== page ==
It is important that issues surrounding the use of antibiotics in farming don’t end up being “exploited as a marketing tool” says the Responsible Use of Medicines in Agriculture Alliance (RUMA), in a prompt response to a new food sector “campaign” headed by a group of institutional investors.
“We recognise concerns about growing resistance to antibiotics, but in humans, resistance is largely attributed to human medical use, with a recent study confirming farm animal use could be responsible for as few as one in every 370 clinical cases,” said RUMA, in response to the investors’ group approach to 10 major food companies, asking them to “stop their meat and poultry suppliers using antibiotics vital for human health”.
“The concept that food companies work sustainably with their supply chains to reduce the need for antibiotic use in farm animals is welcomed by RUMA,” said the alliance, adding pointedly that this is “already happening”.
“However, it’s critical that potential impacts on welfare, food safety, product quality and investment are fully understood by the businesses involved so that farmers have the confidence, means and support to make any necessary changes.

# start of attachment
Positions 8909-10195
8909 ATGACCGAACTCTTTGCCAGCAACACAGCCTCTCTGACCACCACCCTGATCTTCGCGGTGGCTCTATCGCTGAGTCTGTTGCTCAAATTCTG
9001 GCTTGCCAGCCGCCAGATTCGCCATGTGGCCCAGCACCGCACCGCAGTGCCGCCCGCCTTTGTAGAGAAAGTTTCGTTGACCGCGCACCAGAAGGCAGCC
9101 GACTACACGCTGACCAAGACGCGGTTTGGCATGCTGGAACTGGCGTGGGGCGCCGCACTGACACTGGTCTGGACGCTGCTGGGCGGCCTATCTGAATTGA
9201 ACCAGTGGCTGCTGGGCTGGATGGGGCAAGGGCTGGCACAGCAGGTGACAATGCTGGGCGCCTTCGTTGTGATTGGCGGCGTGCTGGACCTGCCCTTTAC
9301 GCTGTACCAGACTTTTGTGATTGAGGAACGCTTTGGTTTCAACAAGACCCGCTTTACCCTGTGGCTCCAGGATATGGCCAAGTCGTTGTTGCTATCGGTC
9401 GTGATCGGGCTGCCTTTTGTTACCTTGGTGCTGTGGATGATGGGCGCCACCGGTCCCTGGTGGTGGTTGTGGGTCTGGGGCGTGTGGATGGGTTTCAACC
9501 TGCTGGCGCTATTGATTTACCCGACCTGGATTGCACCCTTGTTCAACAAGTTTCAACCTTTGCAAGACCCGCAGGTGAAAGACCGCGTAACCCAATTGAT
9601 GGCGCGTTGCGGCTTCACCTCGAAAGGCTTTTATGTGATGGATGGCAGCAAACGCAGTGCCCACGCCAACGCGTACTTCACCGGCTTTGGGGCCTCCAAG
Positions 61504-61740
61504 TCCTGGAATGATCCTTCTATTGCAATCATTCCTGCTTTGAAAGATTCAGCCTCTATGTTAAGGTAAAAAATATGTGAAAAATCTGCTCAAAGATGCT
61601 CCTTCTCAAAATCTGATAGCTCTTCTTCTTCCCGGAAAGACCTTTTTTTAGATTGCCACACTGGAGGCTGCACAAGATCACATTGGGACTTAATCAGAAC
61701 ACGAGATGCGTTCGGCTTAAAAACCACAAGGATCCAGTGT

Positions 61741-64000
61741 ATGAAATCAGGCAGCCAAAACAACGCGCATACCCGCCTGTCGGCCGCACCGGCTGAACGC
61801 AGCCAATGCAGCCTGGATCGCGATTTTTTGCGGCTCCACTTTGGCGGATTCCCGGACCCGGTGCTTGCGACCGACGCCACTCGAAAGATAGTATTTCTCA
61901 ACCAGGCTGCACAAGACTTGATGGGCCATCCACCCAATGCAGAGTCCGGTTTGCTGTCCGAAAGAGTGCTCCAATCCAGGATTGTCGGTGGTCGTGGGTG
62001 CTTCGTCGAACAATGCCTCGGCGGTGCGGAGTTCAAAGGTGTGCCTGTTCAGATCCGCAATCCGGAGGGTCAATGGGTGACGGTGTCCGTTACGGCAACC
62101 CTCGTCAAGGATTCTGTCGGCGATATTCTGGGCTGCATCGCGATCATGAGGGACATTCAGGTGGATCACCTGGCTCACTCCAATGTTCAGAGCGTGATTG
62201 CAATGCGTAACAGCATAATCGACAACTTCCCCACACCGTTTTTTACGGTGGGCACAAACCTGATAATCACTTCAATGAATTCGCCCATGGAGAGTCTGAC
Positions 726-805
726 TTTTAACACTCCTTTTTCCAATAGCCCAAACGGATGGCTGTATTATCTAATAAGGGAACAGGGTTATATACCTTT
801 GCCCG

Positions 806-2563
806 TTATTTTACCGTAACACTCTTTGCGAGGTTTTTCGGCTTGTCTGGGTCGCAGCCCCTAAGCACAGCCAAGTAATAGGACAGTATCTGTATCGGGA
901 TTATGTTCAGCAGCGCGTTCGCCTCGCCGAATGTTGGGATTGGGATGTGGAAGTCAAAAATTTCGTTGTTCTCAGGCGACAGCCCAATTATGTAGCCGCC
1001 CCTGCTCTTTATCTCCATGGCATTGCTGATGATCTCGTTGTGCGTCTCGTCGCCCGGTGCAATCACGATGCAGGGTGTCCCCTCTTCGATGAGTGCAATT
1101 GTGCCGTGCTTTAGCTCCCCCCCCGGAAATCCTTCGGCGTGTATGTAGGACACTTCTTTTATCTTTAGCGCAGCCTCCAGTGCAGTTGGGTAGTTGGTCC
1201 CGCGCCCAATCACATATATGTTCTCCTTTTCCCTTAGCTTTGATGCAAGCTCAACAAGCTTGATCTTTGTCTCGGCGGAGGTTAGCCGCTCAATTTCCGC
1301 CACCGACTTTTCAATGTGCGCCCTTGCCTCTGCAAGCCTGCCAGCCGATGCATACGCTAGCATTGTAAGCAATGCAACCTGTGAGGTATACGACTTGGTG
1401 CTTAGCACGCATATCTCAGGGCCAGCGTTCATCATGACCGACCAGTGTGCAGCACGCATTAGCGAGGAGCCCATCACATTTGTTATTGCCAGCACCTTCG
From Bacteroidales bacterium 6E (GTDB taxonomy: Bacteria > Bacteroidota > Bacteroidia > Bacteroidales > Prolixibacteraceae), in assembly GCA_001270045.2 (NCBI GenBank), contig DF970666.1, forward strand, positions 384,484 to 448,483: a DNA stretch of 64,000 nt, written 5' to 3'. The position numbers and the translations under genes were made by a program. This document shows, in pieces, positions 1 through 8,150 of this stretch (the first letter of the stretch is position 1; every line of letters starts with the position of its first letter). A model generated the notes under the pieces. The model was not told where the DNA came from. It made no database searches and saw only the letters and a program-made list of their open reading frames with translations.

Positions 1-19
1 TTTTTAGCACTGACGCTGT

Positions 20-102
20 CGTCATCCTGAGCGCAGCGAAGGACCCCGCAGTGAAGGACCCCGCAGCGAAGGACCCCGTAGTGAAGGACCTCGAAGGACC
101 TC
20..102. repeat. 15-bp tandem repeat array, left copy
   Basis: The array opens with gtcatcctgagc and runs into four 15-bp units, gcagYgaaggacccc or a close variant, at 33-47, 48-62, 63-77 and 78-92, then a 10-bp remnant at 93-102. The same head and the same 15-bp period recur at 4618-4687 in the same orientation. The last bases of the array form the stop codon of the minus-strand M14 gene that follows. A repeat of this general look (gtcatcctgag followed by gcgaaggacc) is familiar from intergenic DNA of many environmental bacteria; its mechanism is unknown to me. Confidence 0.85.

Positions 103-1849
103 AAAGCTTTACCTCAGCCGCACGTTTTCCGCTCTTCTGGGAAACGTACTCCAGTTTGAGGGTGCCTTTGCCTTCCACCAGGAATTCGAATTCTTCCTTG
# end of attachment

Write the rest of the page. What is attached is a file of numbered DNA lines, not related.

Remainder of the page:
“It is equally important this issue does not end up being exploited as a marketing tool. There is a risk that misrepresentation of facts and a failure to appreciate the situation in different countries could end up harming welfare, cause unnecessary suffering and lead to significant losses in our farm livestock sector.
“While a reported 70% of antibiotics in the US might be used to tackle disease challenges in farm animals, it’s only 40% in the UK, with Public Health England figures showing medical use of antibiotics is actually 2.4 times that of veterinary.
“Furthermore, use of antibiotics as growth promoters has been banned in the EU since 2006; antibiotics are only available in the UK on prescription from vets; and the industry has already opted for restrictions to use a number of antibiotics classed as critically important for human health, such as 3rd and 4th generation cephalosporins, fluoroquinolones and colistin, only when truly necessary.”